In addition to daily staff meetings and weekly professional development sessions, our teaching fellows also take part in two weeks of pre-service training. These two weeks are critical to introducing not only key instructional strategies, but also program wide procedures and routines – such as transitions.  We work hard to ensure that teaching fellows and all summer staff understand the why behind each procedure at Breakthrough.


We also have a daily community meeting, where all of our Teaching Fellows and students come together. Teaching Fellows and students are up on stage, and we can do announcements about the day and share about successes as well as areas to grow as a community.

Q: What would your program staff do if a child was acting out in a way that prevented a smooth transition, such as by refusing to move on to the next activity?

A: First thing program staff would do is try to leverage one of our Teaching Fellows that they had a good relationship with. For instance, they may say, “Hey, so-and-so is not moving to the next activity, can you go walk with them to the next activity?” We have each Teaching Fellow paired with 3-5 students who are their advisees, who they meet with every day during our homework time and who they mentor, so if there were any issues we would find the advisor for that student because that’s someone who has consistent contact with that student and their family. The advisor would go over and they would already have a preexisting relationship with that student, so they would be able to say, “What’s going on? Gotta move to the next spot…Why are you not transitioning?” They would then walk with the student and check in with them about their day while also ensuring they got to class on time.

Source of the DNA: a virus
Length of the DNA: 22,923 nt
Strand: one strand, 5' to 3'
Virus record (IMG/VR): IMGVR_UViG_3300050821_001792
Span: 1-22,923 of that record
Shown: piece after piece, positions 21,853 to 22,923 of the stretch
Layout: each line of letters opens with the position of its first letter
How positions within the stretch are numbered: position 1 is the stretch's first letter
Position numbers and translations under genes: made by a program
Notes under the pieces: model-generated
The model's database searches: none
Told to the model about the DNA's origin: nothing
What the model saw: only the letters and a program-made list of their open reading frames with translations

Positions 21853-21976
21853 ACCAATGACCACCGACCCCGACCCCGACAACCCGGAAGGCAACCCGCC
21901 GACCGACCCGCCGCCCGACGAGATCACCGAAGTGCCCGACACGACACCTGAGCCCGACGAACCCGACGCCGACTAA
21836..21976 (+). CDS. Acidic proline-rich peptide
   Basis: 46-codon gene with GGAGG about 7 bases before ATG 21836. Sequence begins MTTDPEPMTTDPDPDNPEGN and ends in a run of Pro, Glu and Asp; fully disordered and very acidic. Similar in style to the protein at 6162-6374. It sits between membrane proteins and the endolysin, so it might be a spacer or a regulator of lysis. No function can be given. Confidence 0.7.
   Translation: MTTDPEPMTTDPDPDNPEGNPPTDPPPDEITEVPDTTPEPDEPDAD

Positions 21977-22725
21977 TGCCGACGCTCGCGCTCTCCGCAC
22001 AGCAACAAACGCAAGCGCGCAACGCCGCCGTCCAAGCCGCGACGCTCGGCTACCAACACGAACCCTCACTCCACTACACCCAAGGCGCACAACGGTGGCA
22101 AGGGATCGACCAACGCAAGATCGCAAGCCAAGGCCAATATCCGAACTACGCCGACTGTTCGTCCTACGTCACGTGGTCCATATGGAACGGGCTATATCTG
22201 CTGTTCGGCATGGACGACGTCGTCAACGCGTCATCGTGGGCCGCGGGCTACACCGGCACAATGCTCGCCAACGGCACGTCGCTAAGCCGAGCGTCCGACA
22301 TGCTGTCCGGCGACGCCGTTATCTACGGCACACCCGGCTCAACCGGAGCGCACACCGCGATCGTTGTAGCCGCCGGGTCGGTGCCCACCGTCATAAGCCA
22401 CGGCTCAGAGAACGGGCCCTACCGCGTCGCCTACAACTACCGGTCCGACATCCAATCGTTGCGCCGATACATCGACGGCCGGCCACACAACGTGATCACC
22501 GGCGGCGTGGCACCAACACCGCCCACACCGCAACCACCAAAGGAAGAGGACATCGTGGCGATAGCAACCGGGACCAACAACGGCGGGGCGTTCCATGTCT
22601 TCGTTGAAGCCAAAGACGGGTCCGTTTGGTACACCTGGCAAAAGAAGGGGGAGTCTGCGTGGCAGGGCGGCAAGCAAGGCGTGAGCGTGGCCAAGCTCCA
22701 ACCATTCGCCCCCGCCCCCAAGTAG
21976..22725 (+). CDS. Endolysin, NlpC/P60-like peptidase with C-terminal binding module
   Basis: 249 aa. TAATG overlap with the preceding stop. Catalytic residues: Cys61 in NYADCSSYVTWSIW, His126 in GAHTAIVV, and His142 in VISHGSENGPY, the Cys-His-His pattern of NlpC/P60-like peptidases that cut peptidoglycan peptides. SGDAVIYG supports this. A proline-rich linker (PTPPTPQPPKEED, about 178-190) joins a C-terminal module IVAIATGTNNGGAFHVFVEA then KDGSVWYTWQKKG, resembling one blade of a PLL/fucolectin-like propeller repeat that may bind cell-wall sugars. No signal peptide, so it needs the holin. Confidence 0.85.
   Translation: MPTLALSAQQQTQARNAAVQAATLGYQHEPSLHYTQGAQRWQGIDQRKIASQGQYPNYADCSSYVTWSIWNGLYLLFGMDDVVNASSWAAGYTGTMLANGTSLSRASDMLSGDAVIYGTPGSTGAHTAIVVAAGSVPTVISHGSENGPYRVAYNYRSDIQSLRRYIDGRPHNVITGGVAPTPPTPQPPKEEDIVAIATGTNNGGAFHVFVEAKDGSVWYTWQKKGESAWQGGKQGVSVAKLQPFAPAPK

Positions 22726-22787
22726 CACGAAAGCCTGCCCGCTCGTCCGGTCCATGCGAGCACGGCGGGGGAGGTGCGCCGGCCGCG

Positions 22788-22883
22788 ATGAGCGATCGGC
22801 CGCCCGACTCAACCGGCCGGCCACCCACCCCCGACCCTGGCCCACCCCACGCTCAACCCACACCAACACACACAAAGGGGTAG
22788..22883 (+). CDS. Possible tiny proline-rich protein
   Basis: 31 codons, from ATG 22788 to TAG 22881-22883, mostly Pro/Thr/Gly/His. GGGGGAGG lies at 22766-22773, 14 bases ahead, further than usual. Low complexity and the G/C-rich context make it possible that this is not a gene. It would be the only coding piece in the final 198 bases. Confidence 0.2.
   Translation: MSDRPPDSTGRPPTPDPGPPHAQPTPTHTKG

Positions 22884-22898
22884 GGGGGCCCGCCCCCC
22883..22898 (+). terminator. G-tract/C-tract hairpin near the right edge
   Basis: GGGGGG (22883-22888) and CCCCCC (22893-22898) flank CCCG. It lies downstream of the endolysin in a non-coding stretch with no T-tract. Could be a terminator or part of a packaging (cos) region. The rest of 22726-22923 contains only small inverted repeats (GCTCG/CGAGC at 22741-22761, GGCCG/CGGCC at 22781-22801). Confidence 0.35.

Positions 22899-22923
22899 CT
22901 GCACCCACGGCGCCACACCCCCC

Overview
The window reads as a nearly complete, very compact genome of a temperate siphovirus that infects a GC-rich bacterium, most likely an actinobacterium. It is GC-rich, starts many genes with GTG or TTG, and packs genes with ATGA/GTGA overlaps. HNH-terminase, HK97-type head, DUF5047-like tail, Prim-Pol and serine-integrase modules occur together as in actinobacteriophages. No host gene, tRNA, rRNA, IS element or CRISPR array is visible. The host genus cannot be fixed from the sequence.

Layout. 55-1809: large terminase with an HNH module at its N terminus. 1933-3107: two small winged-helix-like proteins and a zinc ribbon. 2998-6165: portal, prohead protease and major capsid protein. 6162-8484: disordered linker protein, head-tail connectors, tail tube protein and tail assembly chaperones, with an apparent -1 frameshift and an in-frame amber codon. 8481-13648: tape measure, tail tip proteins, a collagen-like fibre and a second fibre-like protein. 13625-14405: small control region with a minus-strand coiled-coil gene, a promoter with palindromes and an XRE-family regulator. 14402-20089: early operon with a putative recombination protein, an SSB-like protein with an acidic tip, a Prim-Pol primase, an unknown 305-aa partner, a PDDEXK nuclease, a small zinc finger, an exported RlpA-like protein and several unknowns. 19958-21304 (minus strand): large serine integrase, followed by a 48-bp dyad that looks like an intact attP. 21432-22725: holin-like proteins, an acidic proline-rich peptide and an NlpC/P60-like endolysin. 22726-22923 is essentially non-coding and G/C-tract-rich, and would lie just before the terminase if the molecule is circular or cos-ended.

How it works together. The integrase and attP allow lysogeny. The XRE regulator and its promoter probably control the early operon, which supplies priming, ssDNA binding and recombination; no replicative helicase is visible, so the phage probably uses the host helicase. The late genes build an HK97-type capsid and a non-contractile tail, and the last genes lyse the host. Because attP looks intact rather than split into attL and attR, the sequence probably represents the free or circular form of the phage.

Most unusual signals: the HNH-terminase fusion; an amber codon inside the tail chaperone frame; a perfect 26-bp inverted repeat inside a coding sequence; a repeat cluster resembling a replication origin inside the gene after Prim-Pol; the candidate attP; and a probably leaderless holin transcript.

If there was some follow-up necessary, the advisor would be able to report back to our program leadership – if it was a bigger situation that they couldn’t navigate – and then we could follow up. We have a Manager of Student Services who works on student support, who would then be able to talk to that student and see why they weren’t transitioning to the next space, and figure out what was happening. She would have that conversation with the student and follow up with them, or follow up with families or counseling staff, as appropriate.


In every public school in Cambridge and four schools in Boston, Breakthrough Greater Boston runs a year-round academic program for middle and high school students and a teacher training program for high school and college students. During the summer, young, smart, energetic teachers introduce middle school students to new and exciting topics in literature, math, social studies, science, and writing. All classes culminate in a hands-on project.